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LUGAR & STUTZMAN: Reform farm programs and harvest savings

It’s time to stop subsidizing farmers even when they’re profitable

- The Washington Times - Tuesday, November 8, 2011

"The greatest advances of civilization, whether in architecture or painting, in science and literature, in industry or agriculture, have never come from centralized government. - Milton Friedman

As our congressional colleagues on the super- committee struggle to close the yawning budget gap that threatens our economic future, there is one obvious source of savings: a market-distorting, intrusive special-interest-driven government program that wastes billions of dollars, raises consumer prices and restricts businessmen's decisions. We are talking about America's farm and food subsidy programs - outdated, inefficient and in dire need of reform.

We are businessmen-farmers ourselves. We know that the national debt crisis endangers the prosperity of all and that wasteful farm program spending has been a real contributor over the years. That's why we've introduced the REFRESH (Rural Economic Farm and Ranch Sustainability and Hunger) Act, a deficit reduction bill that cuts an estimated $40 billion over 10 years, ends policies that work against market forces and offers insurance options for farmers. As the supercommittee gropes for solutions, our bill remains the only comprehensive piece of agriculture legislation that can claim this level of savings combined with fundamental reforms.

The REFRESH Act would eliminate the practice of writing checks every year to farmers regardless of need, which causes significant inflation of land rents and other input costs. It would do this by scrapping the $5 billion annual direct payment system that manipulates markets and restricts farmers' freedom by barring them from planting certain crops on their land.

To provide a genuine safety net for our nation's food producers, we've proposed an aggregate risk and revenue management program that protects farmers against "shallow-losses." Unlike direct payments currently in place, this program wouldn't blindly send money out the door but rather only when farm revenues actually fall. This program would complement the proven private-public crop insurance market for catastrophic loss that covered 255 million acres last year.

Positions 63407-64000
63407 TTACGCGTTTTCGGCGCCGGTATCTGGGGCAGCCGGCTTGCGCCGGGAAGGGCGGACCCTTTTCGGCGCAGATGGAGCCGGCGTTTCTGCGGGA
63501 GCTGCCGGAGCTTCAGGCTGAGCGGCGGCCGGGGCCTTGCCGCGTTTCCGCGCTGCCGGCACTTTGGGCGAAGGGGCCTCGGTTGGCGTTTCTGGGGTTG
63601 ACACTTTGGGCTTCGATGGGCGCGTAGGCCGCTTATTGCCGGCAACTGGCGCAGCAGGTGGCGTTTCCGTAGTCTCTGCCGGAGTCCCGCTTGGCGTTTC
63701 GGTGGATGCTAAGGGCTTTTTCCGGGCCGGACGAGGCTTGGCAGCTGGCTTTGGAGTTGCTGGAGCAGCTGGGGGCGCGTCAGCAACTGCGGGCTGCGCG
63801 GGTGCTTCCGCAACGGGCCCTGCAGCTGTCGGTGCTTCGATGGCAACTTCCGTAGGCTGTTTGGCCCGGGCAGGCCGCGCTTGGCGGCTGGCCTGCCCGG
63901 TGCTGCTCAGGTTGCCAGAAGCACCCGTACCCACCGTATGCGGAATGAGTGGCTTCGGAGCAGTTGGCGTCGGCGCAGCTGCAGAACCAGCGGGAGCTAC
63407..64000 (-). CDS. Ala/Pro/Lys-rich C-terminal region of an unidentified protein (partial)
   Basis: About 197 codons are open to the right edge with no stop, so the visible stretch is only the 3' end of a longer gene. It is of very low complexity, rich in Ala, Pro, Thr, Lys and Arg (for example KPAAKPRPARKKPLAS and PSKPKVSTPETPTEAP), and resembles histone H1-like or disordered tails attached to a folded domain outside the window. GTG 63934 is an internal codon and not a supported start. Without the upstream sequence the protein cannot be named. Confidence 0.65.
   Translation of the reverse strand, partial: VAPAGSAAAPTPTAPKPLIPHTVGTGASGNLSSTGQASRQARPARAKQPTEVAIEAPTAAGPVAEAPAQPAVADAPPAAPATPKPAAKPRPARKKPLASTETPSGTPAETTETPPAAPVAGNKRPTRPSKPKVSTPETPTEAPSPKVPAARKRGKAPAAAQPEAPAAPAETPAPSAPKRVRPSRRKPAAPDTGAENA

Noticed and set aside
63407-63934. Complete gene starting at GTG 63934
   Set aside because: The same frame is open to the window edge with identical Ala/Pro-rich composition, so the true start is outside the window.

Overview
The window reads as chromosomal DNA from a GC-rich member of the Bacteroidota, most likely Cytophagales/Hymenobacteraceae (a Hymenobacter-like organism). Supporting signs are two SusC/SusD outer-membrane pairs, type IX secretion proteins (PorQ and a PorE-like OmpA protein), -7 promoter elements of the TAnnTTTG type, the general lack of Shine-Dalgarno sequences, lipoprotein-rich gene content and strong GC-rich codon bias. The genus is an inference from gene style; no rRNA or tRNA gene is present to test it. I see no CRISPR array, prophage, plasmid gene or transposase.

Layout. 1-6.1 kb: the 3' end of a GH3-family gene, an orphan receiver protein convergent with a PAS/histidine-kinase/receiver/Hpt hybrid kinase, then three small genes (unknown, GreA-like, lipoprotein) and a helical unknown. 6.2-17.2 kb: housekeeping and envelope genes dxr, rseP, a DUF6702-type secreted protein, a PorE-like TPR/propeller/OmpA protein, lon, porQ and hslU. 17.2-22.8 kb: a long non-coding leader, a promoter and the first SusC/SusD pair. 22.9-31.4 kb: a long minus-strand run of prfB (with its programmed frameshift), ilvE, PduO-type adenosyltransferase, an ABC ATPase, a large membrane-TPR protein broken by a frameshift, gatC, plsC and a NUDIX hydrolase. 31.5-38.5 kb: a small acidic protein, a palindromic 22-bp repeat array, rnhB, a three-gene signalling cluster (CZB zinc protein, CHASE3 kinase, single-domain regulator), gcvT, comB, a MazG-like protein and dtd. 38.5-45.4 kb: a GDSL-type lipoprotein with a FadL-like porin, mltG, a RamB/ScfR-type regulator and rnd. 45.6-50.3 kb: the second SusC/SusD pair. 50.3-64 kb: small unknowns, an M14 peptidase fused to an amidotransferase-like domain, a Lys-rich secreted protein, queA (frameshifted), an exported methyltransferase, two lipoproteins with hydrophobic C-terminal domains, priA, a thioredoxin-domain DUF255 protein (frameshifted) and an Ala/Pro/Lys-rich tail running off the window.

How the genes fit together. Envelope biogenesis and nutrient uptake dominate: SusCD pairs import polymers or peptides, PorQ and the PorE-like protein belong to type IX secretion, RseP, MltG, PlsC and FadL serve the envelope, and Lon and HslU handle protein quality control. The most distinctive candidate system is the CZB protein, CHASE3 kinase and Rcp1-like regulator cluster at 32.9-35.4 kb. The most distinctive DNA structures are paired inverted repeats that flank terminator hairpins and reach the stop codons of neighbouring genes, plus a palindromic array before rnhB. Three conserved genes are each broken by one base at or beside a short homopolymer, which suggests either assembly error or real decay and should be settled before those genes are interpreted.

Our bill tackles other specific programs that hurt America's economy. For instance, thanks to technocratic price-fixing, U.S. consumers today pay nearly double for their sugar. Government manipulation levies an indirect tax of an extra $4 billion each year in food prices. Stringent controls and artificial barriers should be the antiquated relics of the Eastern bloc, not mainstays of U.S. policy. Our legislation would end the current system of trade quotas and tariff barriers, promoting competition and increased quality for domestic sugar users.

American dairy farmers face their own labyrinth of regulations and controls. Our REFRESH Act would give dairymen simple, voluntary risk management tools. By eliminating a complicated dairy price support program and milk income loss contract program, we offer producers the option to participate in a simpler insurance system. While not perfect, these reforms would move the future of dairy toward a freer market with, we believe, significant backing from the often-divided dairy community.

Likewise, conservation programs remain important for erosion control, wildlife habitat and passing on healthy land to the next generation. But much of the land in the 32-million-acre conservation reserve program was put there in a price- and market-manipulating effort to stop farmers from growing food. Today, there's no compelling argument for the government to lock up rich farm land. American farmers are the world's most productive. We propose opening up 8 million acres to let them do what they do best - supply global demand.

We also seek to reduce waste in food and nutrition programs, which actually account for more than 75 percent of annual farm bill spending. By closing loopholes in the food stamp program that grant eligibility to some who are not truly needy, we could achieve a modest 2 percent reduction in overall nutrition spending and cut $14 billion over the next 10 years. We can meet legitimate needs and also fulfill our budgetary obligations.

We know firsthand the anti-free-market impact of these farm programs because we participate in some of them in order to remain competitive with our farmer neighbors. We also know that slashing government spending must be our nation's No. 1 priority. There has never been a better time for change - thanks to foreign demand and strong prices, farm incomes are at record levels.

We urge the supercommittee to act quickly to adopt the REFRESH Act plan for the benefit of all Americans.

Sen. Richard Lugar and Rep. Marlin Stutzman are Indiana Republicans, family farm owners and members of their respective Senate and House Agriculture committees.

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